I remember until I am consumed. I remember with tenacity, remember regardless of resistance, I remember in spite of it. I remember tight teeth. I remember why
I remember.


By Sxm Wxng



[This page is under construction.]

I’m trying acrylic on particles restless with transferable skills.
I’m drying acrylic on articles of stress and conferrable bills.

Stumble: shy from a spotlight. Flood lights. Motion
sensitive and twitchy.
The focus of this, why this patch of grass over the other?
And I’m beveled and ashy. Brilliant angles, plays — culture
Leveled. Scumbled. Glazed.

What is silhouetted starkly is
kind of hard to see with my astigmatism. And my glasses slipping down.
It’s any after, night and predilection
Give me every right direction for contrast.
Finances, and keeping the lights on
Even in a dark room. And I’m kind of out —
Little eggs, streetlights, little currents boiling that presciently predict the tick rhyme my stomach roiling. From lack of
But I don’t gotta be in service of the bigger picture.

As a rule I’ll love magnetic fear, the pull before the snap, the hup
before the heart-droppingly short stop and the new line behind the
enter, except when I don’t.
Can’t. Cues and lines to remember, fill out, snake in
or out clutching my papers. It’s a lot of work trying to be discrete.
I pretend to hate smooth transitions.
And I don’t feel comfortable with smooth transitions, like

What’s at stake? Slow drips on duckwing tips,
Straight up living and coming to grips.
A solid dissolution I’m reflecting on here is lack,
slack for ropes that might be important and may be too far away to consider.
Thinking of what’s said about knots and fraying and ties on purpose — I’m just nervous about feeling too loose to adhere to the whatever the hell connects and look
Polarization? I’m graduating, and
I’m done with introspection, I say to myself and the world.


By Ria Geguera



slashed across concrete
graffiti on the overpass or
sharp looks in lunchrooms,

twenty now and I still
wilt with shame
when men in cars shout
“hey baby those jeans
would look better on my floor!”

I will have flowers, I will have vines, and they will pour down the walls in riotous green and purple and even blue fuck it, I will have painted pots, I will have twine and wire, enough to tightrope from here to the sun, glowing universe dust, golden magnificent goddess tits, and I will shower the Male Gaze with orchids. I will drown the Gaze in blossoms, bitch,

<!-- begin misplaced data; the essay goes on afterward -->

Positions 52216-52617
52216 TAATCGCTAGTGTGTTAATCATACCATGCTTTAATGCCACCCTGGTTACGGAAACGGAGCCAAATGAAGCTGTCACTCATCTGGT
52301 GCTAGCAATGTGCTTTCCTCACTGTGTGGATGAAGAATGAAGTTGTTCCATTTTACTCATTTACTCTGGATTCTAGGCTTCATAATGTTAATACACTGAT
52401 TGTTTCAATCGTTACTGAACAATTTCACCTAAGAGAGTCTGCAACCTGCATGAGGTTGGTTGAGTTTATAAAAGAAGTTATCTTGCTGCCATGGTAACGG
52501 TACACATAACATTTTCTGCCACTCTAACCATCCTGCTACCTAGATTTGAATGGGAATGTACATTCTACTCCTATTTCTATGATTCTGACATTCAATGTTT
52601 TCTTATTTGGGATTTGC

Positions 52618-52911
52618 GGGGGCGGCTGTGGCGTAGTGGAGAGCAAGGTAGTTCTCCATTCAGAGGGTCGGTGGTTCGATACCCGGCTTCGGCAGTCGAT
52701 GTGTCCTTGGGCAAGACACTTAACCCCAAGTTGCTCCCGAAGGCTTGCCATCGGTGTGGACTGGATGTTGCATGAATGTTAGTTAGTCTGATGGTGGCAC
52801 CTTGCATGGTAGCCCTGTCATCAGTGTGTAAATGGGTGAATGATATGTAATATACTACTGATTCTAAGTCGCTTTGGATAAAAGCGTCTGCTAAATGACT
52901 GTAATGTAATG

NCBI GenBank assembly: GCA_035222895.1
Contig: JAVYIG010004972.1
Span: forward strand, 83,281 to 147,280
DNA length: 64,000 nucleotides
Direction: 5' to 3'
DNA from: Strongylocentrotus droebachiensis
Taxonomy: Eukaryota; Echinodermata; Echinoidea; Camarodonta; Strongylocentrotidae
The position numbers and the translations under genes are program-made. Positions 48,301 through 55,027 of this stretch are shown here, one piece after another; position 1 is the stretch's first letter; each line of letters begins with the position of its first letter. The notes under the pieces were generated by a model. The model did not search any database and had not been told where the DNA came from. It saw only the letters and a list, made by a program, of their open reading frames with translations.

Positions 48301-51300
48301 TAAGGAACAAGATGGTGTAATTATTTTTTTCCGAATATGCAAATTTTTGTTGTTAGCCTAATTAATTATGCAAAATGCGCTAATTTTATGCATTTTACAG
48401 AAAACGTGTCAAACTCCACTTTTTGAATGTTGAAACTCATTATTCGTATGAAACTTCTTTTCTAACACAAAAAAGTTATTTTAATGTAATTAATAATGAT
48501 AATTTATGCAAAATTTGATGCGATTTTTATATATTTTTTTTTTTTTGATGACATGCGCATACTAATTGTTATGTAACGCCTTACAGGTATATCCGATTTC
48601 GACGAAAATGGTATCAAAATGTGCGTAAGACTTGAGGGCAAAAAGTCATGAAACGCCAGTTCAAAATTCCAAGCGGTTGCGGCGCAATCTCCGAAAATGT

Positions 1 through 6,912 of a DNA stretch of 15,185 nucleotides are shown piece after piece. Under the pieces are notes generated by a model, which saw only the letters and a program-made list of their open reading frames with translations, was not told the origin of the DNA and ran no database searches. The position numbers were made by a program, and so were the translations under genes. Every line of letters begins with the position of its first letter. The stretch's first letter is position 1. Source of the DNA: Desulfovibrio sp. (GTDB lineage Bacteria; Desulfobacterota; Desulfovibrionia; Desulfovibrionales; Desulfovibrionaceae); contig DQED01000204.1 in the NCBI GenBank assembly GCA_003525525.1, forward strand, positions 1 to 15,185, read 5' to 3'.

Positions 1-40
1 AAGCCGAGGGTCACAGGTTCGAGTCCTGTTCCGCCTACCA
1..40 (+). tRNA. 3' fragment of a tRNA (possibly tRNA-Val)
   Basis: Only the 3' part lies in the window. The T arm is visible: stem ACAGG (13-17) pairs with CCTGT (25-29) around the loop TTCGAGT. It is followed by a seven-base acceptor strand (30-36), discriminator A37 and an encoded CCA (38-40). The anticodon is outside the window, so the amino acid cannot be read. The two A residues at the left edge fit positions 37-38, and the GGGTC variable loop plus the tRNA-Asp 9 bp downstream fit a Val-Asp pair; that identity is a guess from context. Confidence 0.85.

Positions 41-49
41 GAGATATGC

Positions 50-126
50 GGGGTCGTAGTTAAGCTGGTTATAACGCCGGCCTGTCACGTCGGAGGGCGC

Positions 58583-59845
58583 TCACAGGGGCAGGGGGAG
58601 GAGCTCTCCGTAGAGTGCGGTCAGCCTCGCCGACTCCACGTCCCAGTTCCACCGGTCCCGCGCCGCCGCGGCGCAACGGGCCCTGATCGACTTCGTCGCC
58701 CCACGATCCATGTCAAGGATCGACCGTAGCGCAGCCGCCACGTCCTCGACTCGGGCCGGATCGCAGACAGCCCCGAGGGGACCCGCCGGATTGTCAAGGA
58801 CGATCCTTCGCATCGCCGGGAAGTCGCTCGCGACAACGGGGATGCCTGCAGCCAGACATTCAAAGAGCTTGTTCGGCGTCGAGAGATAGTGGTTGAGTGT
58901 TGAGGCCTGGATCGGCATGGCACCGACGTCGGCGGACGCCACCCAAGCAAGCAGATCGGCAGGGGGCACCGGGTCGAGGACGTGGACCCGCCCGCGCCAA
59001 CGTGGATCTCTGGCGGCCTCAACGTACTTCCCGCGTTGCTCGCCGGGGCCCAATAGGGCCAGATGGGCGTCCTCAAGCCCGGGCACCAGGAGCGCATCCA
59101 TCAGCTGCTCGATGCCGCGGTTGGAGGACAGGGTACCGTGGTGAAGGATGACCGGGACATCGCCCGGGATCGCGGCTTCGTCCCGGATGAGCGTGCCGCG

I will write
across the sky.

I will write
with all the beautiful things that belong to me.

I will raise daughters and teach them to be gardens.


By Brooke Durkan


The Sixth Extinction

the beginning of the end.

i sat down one evening
and began to write a list-

a list i hoped would be short
and simple and quick
a list of a few names
and a few places
and no more,
no more-

but the list went on and on
and the more i searched,
the lengthier the list was,
and the more frantic i became
as reality came crashing through the door
and made itself home
in the crevices of my thoughts

i wrote and i wrote
as the pen ran out of ink
and the paper bled with tears

i wrote
until i could write no more,
no more.

it was list veiled in black
and echoing with silent screams

it was a list of the dying.
and its length was long.

most people write bucket lists
of things they want to do,
places they want to see,
memories they want to make
before they die.

i wrote a list of beings
i want to see before they vanish.

it’s different, you see.

in this list,
they are the ones that are dying,
not i.
one. lonely.

we all feel alone sometimes
some more than others

and sometimes
we renounce our ecological nature-
the sequence in our genetic code
that writ us to be social beings-

and we make ourselves
islands in a sea of
seven billion

but do we know the meaning
of true loneliness?

maybe we should have
asked Lonesome George,
the Pinta island tortoise

maybe we should ask
the /Achatinella apexfulva/ snail or
the Panamanian golden frogs


what do we know of being an
the last individual on the records
before your kind is marked with
a big, red x-

we know nothing
of the true
meaning of

two. it takes two.

we have this concept of love
as something that cannot be defined

love, ah love, we say,
it is a hug, it is a smile, it is a
whisper in your ear, and a yell of joy,
it’s sunshine, it’s rain,
it’s everything, it’s a rush,
it’s nothing, it’s subtle

but what is it really?
other than a chain of
biochemical and neural
pathways in your brain
and your hormones.

our romantic sensibilities
prevent us from
reducing love into
an artificial context

but when the species
we have decimated to
the extent
that there are

only two

we have no choice
and gone are our
romantic notions
of love and natural mating

replaced with the cold
artificial reproduction
and the warm hopes
and prayers
of those who care.

three. three’s a crowd?

it keeps me up at night
the thought
of three
gentle behemoths
wrinkled skin and a
doe-eyed composure

the last of the northern white rhinos

surrounded by 24 hour
constant vigilance and an
armed guard
who work to keep
these animals
from joining the lists